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Are Retailers Listening to Consumers and Preparing for the Imminent Hyper-experiential Retail Renaissance?

5 Mins read

Retail is on the precipice of a renaissance, which will be characterized by great advancement and economic rebirth, yet to get there, businesses need to start by acknowledging that no matter where they operate in the world there is a pressing need to exercise commercial discipline. And a recognition that the metrics of yesterday’s retail will not fuel the growth of tomorrow. However, this non-negotiable commercial pragmatism must be balanced with an appreciation that while exciting technology innovation still dominates C-suite and elevator conversations, the next big evolution is an imminent renaissance of hyper-experiential retail.

The Commerce Department in the US announced that consumer spending rose in February by its biggest margin in a year, while in the UK inflation was at its lowest level in two years as retailers compete for customers. However, whether conditions are favorable or challenging, brands simply must perform, and perform well, in an environment where there are more competitors than ever before.

Beyond this, consumers can easily be described as fickle – if they are not happy with one experience they’ll move on and there are dozens, hundreds, and if we think globally, thousands of other brands waiting in line to capitalize on their spend. While many consumers are traveling far and wide to experience the best from all around the world, TV and content across platforms is resetting what consumers want, need, and expect from brands by exposing them to new lifestyles and ways of living.

Retail dominated at CES earlier this year, and almost all conversations revolved around artificial intelligence (AI) technology to drive seamless and frictionless retail, personalization, and much more. Technology is enabling user experience that wouldn’t have been imagined a decade ago. However, rather than being seen as an end, technology should be understood as the means for giving consumers what they want.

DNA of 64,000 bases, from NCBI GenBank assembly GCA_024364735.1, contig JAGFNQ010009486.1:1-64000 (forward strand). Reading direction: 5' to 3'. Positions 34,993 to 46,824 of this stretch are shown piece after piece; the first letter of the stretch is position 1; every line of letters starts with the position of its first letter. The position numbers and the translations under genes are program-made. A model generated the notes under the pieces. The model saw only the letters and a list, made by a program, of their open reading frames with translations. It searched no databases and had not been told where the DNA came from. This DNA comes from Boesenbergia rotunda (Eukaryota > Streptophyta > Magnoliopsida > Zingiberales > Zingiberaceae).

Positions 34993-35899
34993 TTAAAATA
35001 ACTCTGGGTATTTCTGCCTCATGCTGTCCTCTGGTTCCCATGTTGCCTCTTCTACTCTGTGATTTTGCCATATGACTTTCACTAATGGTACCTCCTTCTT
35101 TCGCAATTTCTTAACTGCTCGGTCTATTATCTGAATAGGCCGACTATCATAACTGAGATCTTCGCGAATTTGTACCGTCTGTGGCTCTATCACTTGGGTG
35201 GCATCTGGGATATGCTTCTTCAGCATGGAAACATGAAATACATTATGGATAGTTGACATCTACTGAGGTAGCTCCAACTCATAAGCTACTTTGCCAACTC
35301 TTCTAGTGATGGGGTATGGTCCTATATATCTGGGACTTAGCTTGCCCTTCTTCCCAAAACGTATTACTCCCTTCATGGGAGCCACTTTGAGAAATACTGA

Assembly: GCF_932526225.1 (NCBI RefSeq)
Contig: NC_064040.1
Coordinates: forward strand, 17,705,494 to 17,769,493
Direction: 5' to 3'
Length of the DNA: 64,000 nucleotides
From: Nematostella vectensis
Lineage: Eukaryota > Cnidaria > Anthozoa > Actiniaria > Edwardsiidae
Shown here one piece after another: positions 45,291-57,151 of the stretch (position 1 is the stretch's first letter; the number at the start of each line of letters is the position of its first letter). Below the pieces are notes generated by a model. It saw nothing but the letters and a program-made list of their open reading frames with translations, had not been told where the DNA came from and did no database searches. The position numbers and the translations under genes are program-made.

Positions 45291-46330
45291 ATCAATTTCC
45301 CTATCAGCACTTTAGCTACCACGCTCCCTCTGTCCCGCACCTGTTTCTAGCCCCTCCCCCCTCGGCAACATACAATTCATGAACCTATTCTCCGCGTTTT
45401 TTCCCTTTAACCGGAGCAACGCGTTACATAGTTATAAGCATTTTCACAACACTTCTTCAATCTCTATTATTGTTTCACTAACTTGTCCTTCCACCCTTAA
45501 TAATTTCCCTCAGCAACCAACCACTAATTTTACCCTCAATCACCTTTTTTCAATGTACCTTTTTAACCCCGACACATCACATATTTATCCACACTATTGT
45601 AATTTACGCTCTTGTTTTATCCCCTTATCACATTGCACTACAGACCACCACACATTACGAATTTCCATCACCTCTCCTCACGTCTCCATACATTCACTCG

The NRF’s Retail’s Big Show this year showcased the best of technology, yet some key themes to emerge were that customer interaction in-store is as imperative as the transaction and that Generation Alpha, while not yet capable of earning money, has immense influence on their parents who do. While these true digital natives are technologically adept, they value in-store and physical experiences. Do not for a second underestimate their influence on their parents.

Gen Z, the first generation to have had a smartphone their entire lives, are also known to be digitally savvy. While generalizations across entire generations are never helpful, it is widely agreed that this cohort researches brands and products online but – and here’s a surprise to those focusing only on technology – according to global management consulting firm Kearney, 81% of Gen Z prefers to shop in stores, while more than half of them do so because they say it helps them disconnect from the digital world.

All the signs are there for retailers willing to see them. Our two youngest generations are telling us what they want. What does this look like in practice? Amazon launched its Just Walk Out technology a mere six years ago, accompanied by hyper-advanced ceiling-mounted cameras, shelf sensors and algorithms. Amazon has announced it is removing the technology because it alienated shoppers who felt that a trip to the grocery store felt like they were stepping into a high-tech vending machine. This speaks directly to what consumers want from an in-store experience.

Retail’s next big opportunity is hyper-experiential retail, and we are at the precipice of this explosion of customer experience driving consumer choice and loyalty because of a confluence of a few big forces at play.

Shifting of the tectonic plates

The first is technology, which is enabling innovative and effective experiential retail. Another is that as the pandemic fades into memory, people want to be out, they want to spend moments with other people outside of their homes. According to insights from Canvas8 looking into what they call experience hunters, 58% of consumers believe that immersive experiences will influence their next purchase. In other words, six out of ten people place a high value on how retail makes them feel.